DUBLIN -- "Shamrock," says the poster, "isn't the only thing that's green and comes from Ireland."
Teenage Mutant Ninja Turtles do too.
Their fans may not realize it, but some of the Turtle cartoons invading the world's TV screens are made by an often-tedious process in Ireland, a country that makes up with humor and motivation for its lack of any background in cartoon-making.
The Irish may be unfamiliar with "cowabunga," but they know a job-creating export opportunity when they see one, which is why the Industrial Development Authority of Ireland is willing to help pay its way.
Working from rough comic-strip storyboards drawn at Murakami Wolf Swenson, the Burbank, Calif., owner of the animation rights, dozens of artists and technicians hunch over drawing boards and photography machines, producing 35mm films that will be sent back to Burbank to be made into videocassettes.
Housed in a functional office block in the center of the city, Murakami Wolf Dublin Ltd. turns out a 22-minute cartoon every month or so to feed the global appetite for Teenage Mutant Ninja Turtles.
Each cartoon requires some 13,000 separate drawings, and the work that falls to the junior animators is tedious. But for Ireland, with its chronic double-digit unemployment, anything that creates jobs is worth a try, and the Industrial Development Authority sees the Turtles as Ireland's ticket to becoming "a key player in animation for television."
"One of the advantages of Ireland is a well-educated, young population. It hasn't got a background in animation as such ... but the people are very trainable," says Eamonn Lawless, the Dublin accountant who manages the studio.
"As well as that, they're culturally compatible with the United States and with Europe."
Teenage Mutant Ninja Turtles, in case anyone hasn't heard, are four terrapins who were dropped into a radioactive brew and mutated into talking, pizza-scoffing teen-age wisecrackers. A rat named Splinter trained them in the ancient Oriental art of ninja combat, and loosed them on America's streets to battle for justice.
Americans may take such amiable nonsense in their stride, but some Europeans have found it a trifle too manic. The British Broadcasting Co. insists on the title "Teenage Mutant HERO Turtles," apparently believing that British audiences may have difficulty with "ninja."
Lawless hadn't heard of the Turtles until he was approached two years ago to head the Dublin operation. But he says he quickly caught the bug.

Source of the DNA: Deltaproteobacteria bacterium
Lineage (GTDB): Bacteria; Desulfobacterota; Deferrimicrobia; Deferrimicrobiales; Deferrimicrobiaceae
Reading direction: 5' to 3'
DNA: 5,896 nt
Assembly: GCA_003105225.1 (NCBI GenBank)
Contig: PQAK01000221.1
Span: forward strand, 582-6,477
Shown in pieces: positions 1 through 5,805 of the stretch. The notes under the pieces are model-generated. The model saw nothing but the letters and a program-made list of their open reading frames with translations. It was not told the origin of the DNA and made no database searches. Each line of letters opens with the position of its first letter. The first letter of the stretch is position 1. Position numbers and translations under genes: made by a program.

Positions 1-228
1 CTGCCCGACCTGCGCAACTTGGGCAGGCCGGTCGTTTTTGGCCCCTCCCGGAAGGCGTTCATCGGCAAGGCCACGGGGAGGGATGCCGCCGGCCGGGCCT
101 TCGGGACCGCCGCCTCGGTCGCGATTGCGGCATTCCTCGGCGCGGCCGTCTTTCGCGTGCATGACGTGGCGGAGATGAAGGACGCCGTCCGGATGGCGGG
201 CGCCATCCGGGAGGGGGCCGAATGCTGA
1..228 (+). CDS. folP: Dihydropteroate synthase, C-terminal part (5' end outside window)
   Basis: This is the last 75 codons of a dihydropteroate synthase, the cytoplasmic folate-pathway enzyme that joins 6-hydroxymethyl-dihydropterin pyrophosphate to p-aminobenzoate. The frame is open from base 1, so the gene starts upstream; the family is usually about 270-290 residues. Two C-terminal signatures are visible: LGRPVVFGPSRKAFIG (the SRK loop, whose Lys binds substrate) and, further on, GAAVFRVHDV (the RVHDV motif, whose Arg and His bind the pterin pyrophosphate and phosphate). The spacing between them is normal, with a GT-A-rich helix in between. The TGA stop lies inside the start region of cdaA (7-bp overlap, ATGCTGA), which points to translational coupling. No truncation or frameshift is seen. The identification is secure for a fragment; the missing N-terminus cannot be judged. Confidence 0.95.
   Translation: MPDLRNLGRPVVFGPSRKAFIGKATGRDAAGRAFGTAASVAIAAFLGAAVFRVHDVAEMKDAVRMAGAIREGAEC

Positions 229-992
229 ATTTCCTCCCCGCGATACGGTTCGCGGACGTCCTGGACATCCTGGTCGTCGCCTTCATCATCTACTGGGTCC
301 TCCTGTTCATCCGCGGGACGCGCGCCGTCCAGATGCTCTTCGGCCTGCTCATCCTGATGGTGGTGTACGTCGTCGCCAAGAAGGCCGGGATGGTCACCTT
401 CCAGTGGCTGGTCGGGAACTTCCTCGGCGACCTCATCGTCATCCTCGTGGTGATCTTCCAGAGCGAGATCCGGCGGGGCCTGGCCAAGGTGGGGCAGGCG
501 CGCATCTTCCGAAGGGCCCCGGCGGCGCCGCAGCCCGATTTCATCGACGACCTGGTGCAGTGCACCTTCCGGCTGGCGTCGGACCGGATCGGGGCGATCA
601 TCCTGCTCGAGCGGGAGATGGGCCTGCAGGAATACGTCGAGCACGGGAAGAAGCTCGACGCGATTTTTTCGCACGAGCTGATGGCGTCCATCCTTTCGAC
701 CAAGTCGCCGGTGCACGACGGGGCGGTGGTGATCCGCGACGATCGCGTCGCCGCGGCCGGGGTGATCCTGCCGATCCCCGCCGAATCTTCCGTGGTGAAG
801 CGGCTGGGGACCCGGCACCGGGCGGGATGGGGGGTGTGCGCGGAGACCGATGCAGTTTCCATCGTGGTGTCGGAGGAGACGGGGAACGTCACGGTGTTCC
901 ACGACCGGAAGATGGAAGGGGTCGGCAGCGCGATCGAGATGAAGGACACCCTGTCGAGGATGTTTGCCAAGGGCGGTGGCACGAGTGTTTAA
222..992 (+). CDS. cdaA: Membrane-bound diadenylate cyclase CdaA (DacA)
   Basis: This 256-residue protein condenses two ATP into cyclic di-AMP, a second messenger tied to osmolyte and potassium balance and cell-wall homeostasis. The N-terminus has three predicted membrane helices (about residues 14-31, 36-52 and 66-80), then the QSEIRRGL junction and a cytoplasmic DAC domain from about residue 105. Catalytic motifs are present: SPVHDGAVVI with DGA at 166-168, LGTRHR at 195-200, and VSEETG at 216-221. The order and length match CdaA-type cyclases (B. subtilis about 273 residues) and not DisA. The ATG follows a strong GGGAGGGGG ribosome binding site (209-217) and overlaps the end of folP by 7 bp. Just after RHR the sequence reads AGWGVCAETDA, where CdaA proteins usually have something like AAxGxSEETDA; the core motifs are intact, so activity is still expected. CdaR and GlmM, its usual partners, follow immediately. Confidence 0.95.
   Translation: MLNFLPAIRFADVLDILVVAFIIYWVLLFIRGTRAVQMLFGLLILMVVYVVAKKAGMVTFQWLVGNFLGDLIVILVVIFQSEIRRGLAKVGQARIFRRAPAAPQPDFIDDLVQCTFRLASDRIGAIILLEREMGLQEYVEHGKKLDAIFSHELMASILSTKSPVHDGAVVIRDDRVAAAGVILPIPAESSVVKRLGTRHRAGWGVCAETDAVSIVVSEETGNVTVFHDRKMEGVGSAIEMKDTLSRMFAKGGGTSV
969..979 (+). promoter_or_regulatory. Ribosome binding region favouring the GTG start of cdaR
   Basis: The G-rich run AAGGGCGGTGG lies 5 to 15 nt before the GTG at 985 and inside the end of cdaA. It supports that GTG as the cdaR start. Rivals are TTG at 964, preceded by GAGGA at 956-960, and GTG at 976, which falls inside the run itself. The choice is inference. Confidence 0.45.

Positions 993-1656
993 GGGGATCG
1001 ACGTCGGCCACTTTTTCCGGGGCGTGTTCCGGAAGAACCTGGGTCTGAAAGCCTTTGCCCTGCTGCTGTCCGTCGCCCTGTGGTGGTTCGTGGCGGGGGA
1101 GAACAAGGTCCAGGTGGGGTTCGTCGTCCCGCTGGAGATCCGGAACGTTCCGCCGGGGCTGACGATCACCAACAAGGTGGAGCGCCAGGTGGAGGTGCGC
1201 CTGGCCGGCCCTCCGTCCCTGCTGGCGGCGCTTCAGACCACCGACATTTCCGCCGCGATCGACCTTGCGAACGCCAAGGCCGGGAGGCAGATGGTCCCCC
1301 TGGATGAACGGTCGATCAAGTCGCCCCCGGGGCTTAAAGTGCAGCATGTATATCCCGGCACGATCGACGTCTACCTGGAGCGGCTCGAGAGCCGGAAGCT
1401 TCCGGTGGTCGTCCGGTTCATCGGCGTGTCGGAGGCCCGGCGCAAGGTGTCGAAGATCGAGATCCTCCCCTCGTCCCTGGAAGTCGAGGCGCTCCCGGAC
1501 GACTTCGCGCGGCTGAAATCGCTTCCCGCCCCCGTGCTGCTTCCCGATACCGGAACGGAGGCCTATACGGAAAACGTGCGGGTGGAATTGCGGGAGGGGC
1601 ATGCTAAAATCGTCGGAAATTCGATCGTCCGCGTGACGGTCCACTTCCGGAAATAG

The Dublin connection is a tribute to the Industrial Development Authority's broadminded approach, and to Jimmy Murakami, an accomplished American animator who has lived here for 17 years dreaming of bringing the cartoon industry to Ireland.
The IDA pays the studio a one-time grant of up to 9,000 pounds ($14,700) for each new job created -- half when the employee starts work, and the rest if the job is still there six months later.
The studio opened in February 1989, having promised to create 126 new jobs. It has, in fact, created 130, according to IDA spokesman Michael Flood. It produced seven cartoons in 1989, and will make 10 this year.
It also illustrates the globalization of the entertainment industry. Stories are created in California, animation is done in Ireland and South Korea and the cartoons are shown worldwide.
South Korea produces far more Turtle cartoons than Ireland, but Murakami and Lawless believe the Irish have the advantage of language and humor.
"They're easier to work with and they know what you're talking about," says Chuck Swenson, a partner in the California studio who has been here for eight months helping oversee the operation.
Half the charm of the Turtles is their laid-back, subversive dialogue -- what Swenson calls "that inane Californian slang." That makes it all the more important for animators to have a feel for English and an acute sense of timing.
For instance, Lawless cites a cartoon in which a Turtle has run out of pizza money and turns to the camera saying: "This means I'm gonna have to (gulp) get a job!" It takes a subtle hand to match the gulp to the phrase.
Also, adds Swenson, "the idea of not being very excited over getting a job doesn't really translate in Eastern Asian societies, where everybody would love to have a job."